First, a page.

Tall Ship Tales
Before the winter of 2010, Abi Campbell and JB Sample were two high school students looking for a change of scenery. JB sailed 420s growing up in Concord, Massachusetts. Abi had no sailing experience, though she was raised in North Haven, Maine, close to where her father once crewed aboard windjammers. The two had never met, but they shared an itch for adventure and a love for the water that brought them to the same conclusion: it was time to go sailing. On February 6, 2010 they joined 13 others and embarked on a four-month sail through the Caribbean on the Ocean Classroom Foundation’s (OCF) 131-foot schooner, Harvey Gamage.
In 2005, a few hundred miles up the same coast, 22-year-old Erin Standing had reached a similar conclusion and decided to set sail on a 14-month circumnavigation aboard the three-masted barque Picton Castle. Having grown up in a fishing community on Cape Breton Island, Nova Scotia, Erin was no stranger to the sea, but she wanted to take her experience afloat to the next level by living aboard a tall ship.
In shipping out this way, Abi, JB and Erin joined the hundreds of other high school and college students who participate in tall ship sail training programs. Broadly defined, a tall ship is a large traditionally rigged vessel, be it a schooner, brig or barque. Historically, the vessels have been used for commerce and war, but today serve as floating classrooms, where trainees learn everything from navigation to nautical history. Students range in age, occupation and experience level. The programs vary from overnight excursions on the Great Lakes to yearlong circumnavigations, but the goal is always the same: to learn to sail and live together on elegant tall ships.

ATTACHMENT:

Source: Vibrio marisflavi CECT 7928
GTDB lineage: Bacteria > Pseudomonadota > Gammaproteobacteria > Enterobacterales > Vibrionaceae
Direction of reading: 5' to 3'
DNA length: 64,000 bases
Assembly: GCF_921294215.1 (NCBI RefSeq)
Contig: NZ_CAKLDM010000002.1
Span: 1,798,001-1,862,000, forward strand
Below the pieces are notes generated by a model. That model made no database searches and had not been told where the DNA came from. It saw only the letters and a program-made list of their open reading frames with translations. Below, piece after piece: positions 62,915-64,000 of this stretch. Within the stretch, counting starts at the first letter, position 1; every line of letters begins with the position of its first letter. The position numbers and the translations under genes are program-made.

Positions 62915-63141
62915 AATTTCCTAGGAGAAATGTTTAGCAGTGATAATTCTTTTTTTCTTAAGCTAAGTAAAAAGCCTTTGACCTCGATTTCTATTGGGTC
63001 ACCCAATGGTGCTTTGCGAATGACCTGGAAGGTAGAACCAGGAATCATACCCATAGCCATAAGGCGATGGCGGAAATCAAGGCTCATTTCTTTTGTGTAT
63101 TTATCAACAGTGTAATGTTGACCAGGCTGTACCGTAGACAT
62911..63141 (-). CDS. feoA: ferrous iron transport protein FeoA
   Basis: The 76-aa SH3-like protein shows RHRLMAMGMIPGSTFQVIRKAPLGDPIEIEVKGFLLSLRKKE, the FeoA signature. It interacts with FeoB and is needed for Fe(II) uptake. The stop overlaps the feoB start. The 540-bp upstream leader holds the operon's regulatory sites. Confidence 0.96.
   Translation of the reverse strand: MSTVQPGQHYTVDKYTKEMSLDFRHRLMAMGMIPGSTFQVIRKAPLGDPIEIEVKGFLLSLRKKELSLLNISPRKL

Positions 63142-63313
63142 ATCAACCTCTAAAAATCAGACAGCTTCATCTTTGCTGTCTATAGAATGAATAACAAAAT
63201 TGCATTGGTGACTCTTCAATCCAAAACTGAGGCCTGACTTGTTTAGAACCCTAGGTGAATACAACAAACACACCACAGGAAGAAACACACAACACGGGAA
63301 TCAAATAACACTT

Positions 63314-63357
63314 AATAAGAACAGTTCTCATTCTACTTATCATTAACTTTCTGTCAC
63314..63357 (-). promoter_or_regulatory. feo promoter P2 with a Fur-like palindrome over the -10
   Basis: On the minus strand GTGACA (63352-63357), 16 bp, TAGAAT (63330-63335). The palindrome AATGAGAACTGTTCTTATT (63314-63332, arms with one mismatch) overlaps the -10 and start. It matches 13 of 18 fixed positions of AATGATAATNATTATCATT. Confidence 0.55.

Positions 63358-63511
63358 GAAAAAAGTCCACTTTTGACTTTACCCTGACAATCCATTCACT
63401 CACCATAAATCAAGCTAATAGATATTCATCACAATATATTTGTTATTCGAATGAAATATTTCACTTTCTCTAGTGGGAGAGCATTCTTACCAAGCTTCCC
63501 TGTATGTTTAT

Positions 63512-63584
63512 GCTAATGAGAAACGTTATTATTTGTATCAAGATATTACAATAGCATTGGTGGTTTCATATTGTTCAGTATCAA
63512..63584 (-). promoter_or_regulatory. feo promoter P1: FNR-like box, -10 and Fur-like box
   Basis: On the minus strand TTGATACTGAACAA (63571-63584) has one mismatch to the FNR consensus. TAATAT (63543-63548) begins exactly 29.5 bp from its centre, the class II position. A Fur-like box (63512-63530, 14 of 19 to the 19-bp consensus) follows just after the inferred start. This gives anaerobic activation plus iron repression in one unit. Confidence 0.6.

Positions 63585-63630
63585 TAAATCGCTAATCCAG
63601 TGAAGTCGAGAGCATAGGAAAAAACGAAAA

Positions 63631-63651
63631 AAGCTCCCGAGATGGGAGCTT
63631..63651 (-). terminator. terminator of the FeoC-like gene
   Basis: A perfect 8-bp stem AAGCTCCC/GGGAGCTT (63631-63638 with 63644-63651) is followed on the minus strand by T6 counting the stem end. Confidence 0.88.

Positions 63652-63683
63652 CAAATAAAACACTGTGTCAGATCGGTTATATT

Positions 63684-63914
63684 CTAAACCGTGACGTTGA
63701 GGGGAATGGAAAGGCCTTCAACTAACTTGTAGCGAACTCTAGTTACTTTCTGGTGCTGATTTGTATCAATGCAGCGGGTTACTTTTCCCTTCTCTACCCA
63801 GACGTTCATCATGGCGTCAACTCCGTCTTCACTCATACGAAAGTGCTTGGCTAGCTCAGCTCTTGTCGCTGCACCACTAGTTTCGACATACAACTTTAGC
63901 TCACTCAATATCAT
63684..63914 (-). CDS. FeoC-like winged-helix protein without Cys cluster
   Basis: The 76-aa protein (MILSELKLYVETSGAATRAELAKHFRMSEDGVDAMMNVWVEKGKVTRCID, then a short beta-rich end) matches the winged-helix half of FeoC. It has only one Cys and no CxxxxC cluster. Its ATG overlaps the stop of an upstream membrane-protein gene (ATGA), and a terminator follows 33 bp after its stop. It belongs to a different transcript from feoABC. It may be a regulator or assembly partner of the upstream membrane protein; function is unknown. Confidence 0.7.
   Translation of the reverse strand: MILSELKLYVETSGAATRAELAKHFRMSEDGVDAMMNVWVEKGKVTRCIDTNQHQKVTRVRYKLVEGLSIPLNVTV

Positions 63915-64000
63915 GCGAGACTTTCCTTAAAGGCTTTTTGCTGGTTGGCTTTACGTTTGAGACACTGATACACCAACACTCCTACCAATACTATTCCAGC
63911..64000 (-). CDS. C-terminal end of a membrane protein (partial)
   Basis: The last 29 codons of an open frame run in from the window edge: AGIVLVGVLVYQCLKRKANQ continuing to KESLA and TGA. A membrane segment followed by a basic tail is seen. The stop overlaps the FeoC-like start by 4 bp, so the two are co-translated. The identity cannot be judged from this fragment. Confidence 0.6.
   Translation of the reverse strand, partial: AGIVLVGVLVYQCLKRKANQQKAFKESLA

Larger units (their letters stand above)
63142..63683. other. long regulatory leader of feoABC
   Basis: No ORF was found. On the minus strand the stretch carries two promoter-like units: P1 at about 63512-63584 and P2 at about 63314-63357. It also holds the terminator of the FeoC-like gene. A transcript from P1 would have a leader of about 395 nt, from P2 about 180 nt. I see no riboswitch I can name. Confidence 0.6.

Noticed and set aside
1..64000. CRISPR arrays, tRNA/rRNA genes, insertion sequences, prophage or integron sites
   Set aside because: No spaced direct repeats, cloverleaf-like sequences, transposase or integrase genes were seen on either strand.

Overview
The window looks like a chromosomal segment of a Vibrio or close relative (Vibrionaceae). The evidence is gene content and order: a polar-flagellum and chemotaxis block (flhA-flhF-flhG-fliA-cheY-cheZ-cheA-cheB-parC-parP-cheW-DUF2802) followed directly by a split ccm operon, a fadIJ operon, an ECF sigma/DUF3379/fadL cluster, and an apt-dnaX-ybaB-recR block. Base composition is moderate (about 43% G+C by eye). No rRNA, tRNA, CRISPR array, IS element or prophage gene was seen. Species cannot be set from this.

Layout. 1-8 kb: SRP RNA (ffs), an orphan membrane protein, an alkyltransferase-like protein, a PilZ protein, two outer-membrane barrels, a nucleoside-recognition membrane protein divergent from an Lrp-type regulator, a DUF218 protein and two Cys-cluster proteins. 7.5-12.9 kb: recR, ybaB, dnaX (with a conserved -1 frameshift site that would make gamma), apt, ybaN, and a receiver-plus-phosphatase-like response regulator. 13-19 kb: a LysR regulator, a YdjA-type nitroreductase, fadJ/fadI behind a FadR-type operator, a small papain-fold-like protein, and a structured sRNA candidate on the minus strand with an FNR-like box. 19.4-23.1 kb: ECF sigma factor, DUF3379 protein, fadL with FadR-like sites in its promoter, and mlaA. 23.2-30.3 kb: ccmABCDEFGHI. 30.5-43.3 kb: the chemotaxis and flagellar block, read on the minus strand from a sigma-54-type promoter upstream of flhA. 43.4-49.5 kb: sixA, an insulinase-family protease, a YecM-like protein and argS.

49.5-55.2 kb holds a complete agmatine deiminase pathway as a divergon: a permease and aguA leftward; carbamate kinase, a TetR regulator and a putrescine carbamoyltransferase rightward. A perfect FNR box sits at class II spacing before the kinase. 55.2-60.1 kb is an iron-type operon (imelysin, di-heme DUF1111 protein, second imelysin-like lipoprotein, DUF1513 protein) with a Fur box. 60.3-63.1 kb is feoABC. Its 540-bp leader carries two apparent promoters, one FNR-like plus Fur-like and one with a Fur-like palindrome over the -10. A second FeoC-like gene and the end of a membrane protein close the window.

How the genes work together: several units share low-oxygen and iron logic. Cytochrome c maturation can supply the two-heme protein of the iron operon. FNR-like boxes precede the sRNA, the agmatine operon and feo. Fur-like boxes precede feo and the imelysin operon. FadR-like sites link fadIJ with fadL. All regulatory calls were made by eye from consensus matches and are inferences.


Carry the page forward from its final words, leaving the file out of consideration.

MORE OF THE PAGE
A popular motto among sail training professionals is that trainees don’t learn to sail, they learn from sailing. Initiation starts early, as trainees are thrown into life onboard. Instead of bells and passing periods (or, for older trainees, lunch breaks and staff meetings), shipboard days are built around watches where trainees are responsible for the ship’s upkeep. “Scrubbing decks, hauling the bo’sun, sanding, painting, any maintenance work that needs doing, all these are parts of the sailor’s life,” says Walter Rybka, senior captain of the Erie Maritime Museum’s two-masted brig Niagara.
Many programs utilize a ship’s historic nature to recreate the conditions of the period—up to a point. “We don’t serve grog, we don’t flog people and we don’t do surgery without anesthetic,” Rybka says. Nonetheless, trainees are required to live without indoor showers, washing machines or electronics. Sure, satellite phones and wireless Internet have extended their reach to the open ocean, but historical accuracy is important, and since early tall ship sailors weren’t phoning home every night, trainees have to sacrifice their cell phones and laptops. (Ironically, parents are often more connected to students than in the past, thanks to blog updates, ship-tracking devices and photos.)
This isolation means shipmates must rely on each other, which is easy to do when bunking in close quarters—between eight and 18 people share a room on the Picton Castle. In these small spaces, trainees sacrifice privacy, but forge a strong trust and camaraderie that JB, Abi and Erin all say was their favorite part of sail training. “Nothing is ever about you, so you really learn to put everybody ahead of yourself,” says Erin. “You take care of the ship, and the ship takes care of you. You take care of the ship, and your shipmates take care of you.”